• LCM lost circulation material
  • the dynamic variable that switches the tool from normal, active mode to a listening mode may be fluid pressure. However, it may also comprise something as straightforward as some specific combination of rotational acceleration and pressure for a set period of time that is then terminated and, within another period of time, a new or further combination of the same parameters causes the circsub to activate.
  • a mechanical brake may prevent damage to the first motor that may otherwise be caused by vibrations being transmitted from the tool to the first motor via the first actuator. Such vibrations could cause the first motor to be driven via the first actuator.
  • Both a disconnect and circsub according to the invention may be employed in the same drill string.
  • a disconnect tool as described above as disclosed in WO- A-2010/061231 , characterised in that said pinion is fixed to an output shaft so that relative axial movement between the pinion and the output shaft is prevented, the disconnect tool further comprising a second motor and a second actuator controlled by said second motor, said second actuator comprising a mechanical brake having an engaged position and a disengaged position, said mechanical brake being configured to prevent screwing of the sleeve when said mechanical brake is in said engaged position.
  • said actuator is an axially fixed cam collar having a first cam surface and the sleeve having a second cam surface, a spring axially biasing the sleeve into mutual engagement of the cam surfaces, one of said cam collar and sleeve being rotatable by a motor between release and lock positions of the collar, which respectively permit or block the sleeve from moving to its disconnect position.
  • the sleeve is rotationally fixed in the first part.
  • the spring urges the die retention sleeve to move to its disconnect position when the collar is rotated to its release position.
  • said actuator comprises the sleeve being screw threaded on said first part and having a circumferential rack driven by a pinion of a motor, whereby screwing of the sleeve on the first part moves it axially between said operational and disconnect positions.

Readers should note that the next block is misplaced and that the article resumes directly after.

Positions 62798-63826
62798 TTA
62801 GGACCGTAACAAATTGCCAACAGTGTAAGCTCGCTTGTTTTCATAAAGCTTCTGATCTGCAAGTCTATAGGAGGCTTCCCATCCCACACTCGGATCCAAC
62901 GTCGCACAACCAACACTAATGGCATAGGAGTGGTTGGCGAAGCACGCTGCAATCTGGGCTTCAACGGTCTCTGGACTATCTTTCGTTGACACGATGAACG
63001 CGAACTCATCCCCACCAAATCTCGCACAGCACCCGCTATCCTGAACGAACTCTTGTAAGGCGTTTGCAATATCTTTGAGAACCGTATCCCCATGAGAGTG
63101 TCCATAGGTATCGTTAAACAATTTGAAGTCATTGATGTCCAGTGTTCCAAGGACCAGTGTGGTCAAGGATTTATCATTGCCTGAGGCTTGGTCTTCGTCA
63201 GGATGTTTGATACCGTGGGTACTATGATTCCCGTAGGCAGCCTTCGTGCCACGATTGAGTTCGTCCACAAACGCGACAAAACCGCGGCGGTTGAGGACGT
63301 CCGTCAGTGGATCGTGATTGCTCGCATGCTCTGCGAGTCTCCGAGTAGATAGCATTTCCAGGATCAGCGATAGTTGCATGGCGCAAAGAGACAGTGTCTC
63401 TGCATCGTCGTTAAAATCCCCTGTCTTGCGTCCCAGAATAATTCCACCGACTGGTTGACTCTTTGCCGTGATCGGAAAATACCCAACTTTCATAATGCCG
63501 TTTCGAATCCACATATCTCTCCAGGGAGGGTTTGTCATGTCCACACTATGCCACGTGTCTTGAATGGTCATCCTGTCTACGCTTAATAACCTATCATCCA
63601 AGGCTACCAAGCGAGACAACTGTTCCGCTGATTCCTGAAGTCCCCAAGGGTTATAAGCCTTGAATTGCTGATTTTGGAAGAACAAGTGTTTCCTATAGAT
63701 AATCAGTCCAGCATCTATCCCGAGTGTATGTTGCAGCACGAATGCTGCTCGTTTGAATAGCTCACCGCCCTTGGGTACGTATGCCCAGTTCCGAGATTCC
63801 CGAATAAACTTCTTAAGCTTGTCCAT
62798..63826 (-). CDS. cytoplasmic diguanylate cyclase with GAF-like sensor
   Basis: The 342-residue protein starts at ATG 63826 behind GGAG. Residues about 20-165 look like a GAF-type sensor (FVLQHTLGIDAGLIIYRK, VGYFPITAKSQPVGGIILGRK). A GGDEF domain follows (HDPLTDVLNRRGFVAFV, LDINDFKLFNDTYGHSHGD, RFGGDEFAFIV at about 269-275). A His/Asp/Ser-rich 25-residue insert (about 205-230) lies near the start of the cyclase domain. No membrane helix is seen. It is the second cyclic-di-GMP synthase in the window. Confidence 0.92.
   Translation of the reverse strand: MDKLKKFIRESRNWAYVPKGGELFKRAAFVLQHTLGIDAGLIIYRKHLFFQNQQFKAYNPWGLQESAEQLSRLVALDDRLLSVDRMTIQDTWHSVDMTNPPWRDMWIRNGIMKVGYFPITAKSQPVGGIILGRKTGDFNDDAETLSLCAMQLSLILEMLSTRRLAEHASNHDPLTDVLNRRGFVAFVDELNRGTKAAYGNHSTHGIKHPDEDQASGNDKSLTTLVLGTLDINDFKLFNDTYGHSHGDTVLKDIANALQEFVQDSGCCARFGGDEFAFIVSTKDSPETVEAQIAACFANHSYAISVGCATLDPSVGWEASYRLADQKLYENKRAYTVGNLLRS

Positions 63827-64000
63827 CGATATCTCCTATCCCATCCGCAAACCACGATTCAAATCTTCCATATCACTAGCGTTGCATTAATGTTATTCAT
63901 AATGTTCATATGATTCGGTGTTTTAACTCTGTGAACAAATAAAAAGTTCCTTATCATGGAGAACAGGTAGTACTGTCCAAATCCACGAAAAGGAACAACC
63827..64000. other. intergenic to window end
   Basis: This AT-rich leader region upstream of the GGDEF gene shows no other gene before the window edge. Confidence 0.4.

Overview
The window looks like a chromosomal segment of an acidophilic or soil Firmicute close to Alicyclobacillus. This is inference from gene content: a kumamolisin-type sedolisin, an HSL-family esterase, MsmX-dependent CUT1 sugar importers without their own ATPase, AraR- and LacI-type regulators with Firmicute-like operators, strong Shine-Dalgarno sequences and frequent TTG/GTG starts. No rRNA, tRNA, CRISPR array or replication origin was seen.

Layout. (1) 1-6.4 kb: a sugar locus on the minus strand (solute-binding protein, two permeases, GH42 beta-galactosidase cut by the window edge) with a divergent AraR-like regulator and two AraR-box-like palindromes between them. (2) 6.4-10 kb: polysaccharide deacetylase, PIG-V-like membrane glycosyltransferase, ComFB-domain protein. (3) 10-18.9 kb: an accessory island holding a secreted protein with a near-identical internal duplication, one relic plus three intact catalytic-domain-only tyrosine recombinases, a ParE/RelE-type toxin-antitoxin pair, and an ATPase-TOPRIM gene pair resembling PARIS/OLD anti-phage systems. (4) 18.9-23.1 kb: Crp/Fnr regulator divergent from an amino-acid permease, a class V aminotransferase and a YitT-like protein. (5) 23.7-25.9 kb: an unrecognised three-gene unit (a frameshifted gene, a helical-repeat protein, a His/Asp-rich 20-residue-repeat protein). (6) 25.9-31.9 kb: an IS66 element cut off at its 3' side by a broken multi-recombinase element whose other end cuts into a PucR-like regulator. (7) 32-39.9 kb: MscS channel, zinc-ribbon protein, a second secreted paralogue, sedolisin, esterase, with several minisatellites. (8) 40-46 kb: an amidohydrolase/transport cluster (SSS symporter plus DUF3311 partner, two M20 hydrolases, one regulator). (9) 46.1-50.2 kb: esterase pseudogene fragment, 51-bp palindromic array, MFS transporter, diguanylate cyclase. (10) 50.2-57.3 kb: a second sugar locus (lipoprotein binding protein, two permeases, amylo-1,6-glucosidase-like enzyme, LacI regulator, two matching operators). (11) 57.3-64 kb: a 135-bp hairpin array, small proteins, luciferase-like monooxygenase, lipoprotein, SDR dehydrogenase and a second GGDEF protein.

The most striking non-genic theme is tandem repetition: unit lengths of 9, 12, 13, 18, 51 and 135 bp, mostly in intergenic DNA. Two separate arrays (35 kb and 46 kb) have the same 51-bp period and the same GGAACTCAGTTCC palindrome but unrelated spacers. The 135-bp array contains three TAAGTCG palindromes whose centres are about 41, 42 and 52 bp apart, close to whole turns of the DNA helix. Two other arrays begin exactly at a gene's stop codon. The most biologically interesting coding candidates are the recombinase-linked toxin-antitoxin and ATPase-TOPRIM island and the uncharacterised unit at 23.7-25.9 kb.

• Said pinion may be threaded on a coarsely threaded output shaft of the motor and is translatable along said shaft between driving and secured positions, in the driving position it being engaged only with said rack whilst in the secured position it being engaged with a block of the sleeve preventing further rotation of the pinion whilst permitting axial movement thereof.
  • the pinion may be fixed to an output shaft so that relative axial movement between the pinion and the output shaft is prevented, the disconnect tool further comprising a second motor and a second actuator controlled by said second motor, said second actuator comprising a mechanical brake having an engaged position and a disengaged position, said mechanical brake being configured to prevent screwing of the sleeve when in said engaged position.
  • Said mechanical brake may preferably comprise a plurality of teeth configured to engage said circumferential rack, said second motor being configured to move said plurality of teeth axially between said engaged position in which said teeth engage said circumferential rack and said disengaged position in which said teeth do not engage said circumferential rack.
  • said sleeve may comprise a first, retaining sleeve and a second, intermediate sleeve, said first sleeve being screw threaded on said first part and said second sleeve having said circumferential rack, wherein said first sleeve is provided with internal or external splines configured to engage corresponding external or internal splines on said second sleeve, whereby rotation of one of said first and second sleeves is transmitted to the other sleeve, and some relative axial motion between said first and second sleeves is permitted.
  • the disconnect device may advantageously further comprise a motion sensor, preferably a hall effect magnetic sensor, configured to detect relative axial motion between said first and second sleeves.
  • a motion sensor may conveniently receive signals from the operator, for example the signal to move the retention sleeve to the disconnect position.
  • the above described embodiment of the invention provides reliable means for retaining the first and second parts of the disconnect tool together under normal operating conditions and allows for a mechanical separation upon actuation of the actuator.
  • the above arrangement provides disconnect means that does not explosively sever components and therefore does not damage the drill string. Drilling can recommence quickly, therefore, as soon as a new BHA is attached.
  • the capture dies comprise a series of grooves and ridges and said interface and said die retention sleeve have surfaces that are each complimentary to said series of grooves and ridges.
  • the complimentary ridges of the capture dies and die retention sleeve are preferably part-cylindrical lands adapted to seat on each other in said operational position of the disengagement apparatus.
  • the complimentary grooves and ridges of the capture dies and die retention sleeve have part-conical side surfaces whereby the ridges on one can inter-digitate with the grooves on the other when the disengagement apparatus is in said disconnect position.
  • the complimentary grooves and ridges of the capture dies and interface are preferably smoothly-curved in axial section whereby, in said disconnect position of the disengagement apparatus, relative axial movement of said first and second parts in a tool separation direction displaces the capture dies radially outwardly, inter-digitating said complimentary grooves and ridges of the capture dies and die retention sleeve.